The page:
Members of the Conference of Chief Justices (CCJ) gathered recently for their midyear meeting where the debate over a variety of proposed innovations in the regulation of the delivery of legal services was a hot topic. State supreme courts, after all, don’t just act as arbiters of legal disputes, but also hold ultimate authority for the regulation of the practice of law in their states.
The assembled members heard from the President of the American Bar Association (ABA), Judy Perry Martinez, who did not mince words about how critical innovation is in the effort to close the nation’s access to justice gap. She also emphasized the vital role of both the ABA and state judicial leaders in fostering open discussion about potential reforms.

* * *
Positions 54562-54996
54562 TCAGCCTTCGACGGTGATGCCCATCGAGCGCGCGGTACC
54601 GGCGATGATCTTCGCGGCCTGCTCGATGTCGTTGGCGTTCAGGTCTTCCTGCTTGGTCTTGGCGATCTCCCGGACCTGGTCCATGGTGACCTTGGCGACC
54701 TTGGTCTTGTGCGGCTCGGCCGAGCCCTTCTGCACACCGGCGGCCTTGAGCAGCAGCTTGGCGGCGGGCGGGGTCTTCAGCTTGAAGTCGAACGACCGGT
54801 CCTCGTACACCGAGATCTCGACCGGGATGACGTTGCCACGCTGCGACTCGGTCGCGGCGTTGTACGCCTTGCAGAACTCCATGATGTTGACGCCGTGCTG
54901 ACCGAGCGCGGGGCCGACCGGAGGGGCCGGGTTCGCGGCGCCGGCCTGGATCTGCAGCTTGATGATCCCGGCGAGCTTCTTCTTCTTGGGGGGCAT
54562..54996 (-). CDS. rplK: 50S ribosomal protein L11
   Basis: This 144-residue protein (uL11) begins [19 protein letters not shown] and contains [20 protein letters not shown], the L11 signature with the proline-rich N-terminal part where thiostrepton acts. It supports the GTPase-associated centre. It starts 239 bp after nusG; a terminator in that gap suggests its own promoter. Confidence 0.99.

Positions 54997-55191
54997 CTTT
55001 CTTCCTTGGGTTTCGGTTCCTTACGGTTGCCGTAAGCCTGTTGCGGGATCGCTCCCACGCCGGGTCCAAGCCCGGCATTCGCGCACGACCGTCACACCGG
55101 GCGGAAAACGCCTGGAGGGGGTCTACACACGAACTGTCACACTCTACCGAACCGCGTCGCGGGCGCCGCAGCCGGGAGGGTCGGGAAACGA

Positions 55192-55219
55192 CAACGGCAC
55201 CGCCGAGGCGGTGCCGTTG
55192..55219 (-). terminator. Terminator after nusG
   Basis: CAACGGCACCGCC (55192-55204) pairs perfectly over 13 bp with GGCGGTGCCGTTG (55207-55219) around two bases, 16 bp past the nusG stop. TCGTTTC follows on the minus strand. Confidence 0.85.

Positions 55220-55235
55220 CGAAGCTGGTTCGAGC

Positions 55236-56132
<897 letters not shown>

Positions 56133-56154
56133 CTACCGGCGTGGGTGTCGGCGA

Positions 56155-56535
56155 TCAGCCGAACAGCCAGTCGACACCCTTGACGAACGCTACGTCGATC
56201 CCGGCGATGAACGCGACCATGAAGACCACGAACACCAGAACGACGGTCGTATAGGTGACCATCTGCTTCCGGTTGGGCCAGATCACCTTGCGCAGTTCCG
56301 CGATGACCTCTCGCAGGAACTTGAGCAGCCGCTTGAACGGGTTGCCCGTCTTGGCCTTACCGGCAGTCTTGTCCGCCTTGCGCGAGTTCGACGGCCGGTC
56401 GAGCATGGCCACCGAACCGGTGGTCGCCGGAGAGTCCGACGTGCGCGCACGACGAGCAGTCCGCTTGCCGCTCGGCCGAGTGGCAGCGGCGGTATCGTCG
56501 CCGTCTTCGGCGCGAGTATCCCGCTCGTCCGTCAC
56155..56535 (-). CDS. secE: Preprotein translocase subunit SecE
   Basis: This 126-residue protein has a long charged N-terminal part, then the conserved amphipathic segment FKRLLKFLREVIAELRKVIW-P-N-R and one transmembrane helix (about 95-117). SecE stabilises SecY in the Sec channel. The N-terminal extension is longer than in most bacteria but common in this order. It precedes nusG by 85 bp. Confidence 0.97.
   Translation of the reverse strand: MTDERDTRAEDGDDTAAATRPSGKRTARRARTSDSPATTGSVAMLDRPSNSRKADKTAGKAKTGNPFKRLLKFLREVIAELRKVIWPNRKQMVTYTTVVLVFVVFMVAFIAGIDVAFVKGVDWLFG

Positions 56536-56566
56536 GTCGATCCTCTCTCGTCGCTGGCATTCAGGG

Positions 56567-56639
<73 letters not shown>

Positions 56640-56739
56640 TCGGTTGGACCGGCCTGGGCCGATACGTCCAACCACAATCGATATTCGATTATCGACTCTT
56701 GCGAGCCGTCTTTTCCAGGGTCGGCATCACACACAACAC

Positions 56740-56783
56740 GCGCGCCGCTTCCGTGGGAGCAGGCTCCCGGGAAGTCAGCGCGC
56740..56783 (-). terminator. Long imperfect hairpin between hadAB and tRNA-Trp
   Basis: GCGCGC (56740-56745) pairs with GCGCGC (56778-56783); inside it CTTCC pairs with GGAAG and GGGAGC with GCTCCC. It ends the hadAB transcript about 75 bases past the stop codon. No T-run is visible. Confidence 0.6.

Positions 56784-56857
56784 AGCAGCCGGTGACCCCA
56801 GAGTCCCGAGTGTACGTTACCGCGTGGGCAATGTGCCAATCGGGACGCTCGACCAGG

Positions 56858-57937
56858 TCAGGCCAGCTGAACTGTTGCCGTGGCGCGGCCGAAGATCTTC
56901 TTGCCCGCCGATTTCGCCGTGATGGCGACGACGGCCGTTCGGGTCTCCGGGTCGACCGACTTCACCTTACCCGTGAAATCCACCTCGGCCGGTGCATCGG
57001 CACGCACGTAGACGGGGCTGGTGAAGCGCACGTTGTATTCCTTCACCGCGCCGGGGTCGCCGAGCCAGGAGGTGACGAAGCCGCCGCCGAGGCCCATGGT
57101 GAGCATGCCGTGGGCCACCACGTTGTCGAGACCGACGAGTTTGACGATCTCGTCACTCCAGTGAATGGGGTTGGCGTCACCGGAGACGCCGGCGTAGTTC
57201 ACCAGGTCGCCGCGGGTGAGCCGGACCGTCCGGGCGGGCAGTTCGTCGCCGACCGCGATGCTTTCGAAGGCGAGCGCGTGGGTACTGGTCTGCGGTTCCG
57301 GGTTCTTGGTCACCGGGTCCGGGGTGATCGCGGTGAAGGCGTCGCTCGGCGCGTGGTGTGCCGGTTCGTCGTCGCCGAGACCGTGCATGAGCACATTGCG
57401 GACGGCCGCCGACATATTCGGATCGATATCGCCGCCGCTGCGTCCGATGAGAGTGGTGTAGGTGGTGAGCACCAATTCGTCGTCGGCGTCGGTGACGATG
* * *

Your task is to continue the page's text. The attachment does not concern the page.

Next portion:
“We need and are beginning to see bold new ideas to address our nation’s unmet legal needs,” said Martinez. “Given the dire circumstances that the public faces when trying to protect their basic rights, doing nothing—having no dialogues and conversations among stakeholders; fearing to ask “what if” or “why not”—may pose an even greater risk.”
At its business meeting, CCJ adopted a policy resolution Urging Consideration of Regulatory Innovations Regarding the Delivery of Legal Services, which was proposed by its committee on Professionalism and Competence of the Bar. The resolution “urges its members to consider regulatory innovations that have the potential to improve the accessibility, affordability and quality of civil legal services, while ensuring necessary and appropriate protections for the public.”
As ABA President Martinez noted: “The ultimate purpose of regulation is not to protect the livelihood of lawyers but to advance the administration of justice.”